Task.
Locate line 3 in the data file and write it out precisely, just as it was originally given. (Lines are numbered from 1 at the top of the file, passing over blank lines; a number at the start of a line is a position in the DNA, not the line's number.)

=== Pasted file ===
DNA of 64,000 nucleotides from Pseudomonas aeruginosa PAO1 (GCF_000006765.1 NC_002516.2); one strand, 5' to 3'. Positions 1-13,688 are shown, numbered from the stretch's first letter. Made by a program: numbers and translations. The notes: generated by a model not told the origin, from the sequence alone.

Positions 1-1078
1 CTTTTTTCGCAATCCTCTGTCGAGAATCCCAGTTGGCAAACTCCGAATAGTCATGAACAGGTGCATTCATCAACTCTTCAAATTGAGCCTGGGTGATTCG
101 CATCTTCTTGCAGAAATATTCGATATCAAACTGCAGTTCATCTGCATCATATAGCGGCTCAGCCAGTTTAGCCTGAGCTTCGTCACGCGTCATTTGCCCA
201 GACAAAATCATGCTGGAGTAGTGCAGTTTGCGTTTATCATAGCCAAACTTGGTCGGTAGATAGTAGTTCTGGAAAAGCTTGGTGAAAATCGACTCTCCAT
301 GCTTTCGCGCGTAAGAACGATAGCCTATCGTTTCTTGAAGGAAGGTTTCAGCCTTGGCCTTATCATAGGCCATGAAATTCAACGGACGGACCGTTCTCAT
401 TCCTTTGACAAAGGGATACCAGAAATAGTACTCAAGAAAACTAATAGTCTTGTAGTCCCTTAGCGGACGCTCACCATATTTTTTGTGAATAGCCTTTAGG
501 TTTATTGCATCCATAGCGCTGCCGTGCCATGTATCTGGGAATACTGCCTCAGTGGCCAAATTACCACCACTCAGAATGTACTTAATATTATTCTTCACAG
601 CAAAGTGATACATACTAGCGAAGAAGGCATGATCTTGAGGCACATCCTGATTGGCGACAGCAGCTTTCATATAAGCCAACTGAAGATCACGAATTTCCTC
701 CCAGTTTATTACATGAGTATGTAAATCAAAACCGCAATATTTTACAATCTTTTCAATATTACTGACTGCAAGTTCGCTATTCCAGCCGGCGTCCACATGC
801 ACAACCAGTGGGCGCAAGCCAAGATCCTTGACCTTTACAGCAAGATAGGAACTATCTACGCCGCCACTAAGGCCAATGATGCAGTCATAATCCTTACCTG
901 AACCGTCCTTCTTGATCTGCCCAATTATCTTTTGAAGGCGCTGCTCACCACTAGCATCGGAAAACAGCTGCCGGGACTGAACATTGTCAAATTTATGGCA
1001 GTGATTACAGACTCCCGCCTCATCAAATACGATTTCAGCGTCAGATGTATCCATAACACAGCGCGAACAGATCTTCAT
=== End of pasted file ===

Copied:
1 CTTTTTTCGCAATCCTCTGTCGAGAATCCCAGTTGGCAAACTCCGAATAGTCATGAACAGGTGCATTCATCAACTCTTCAAATTGAGCCTGGGTGATTCG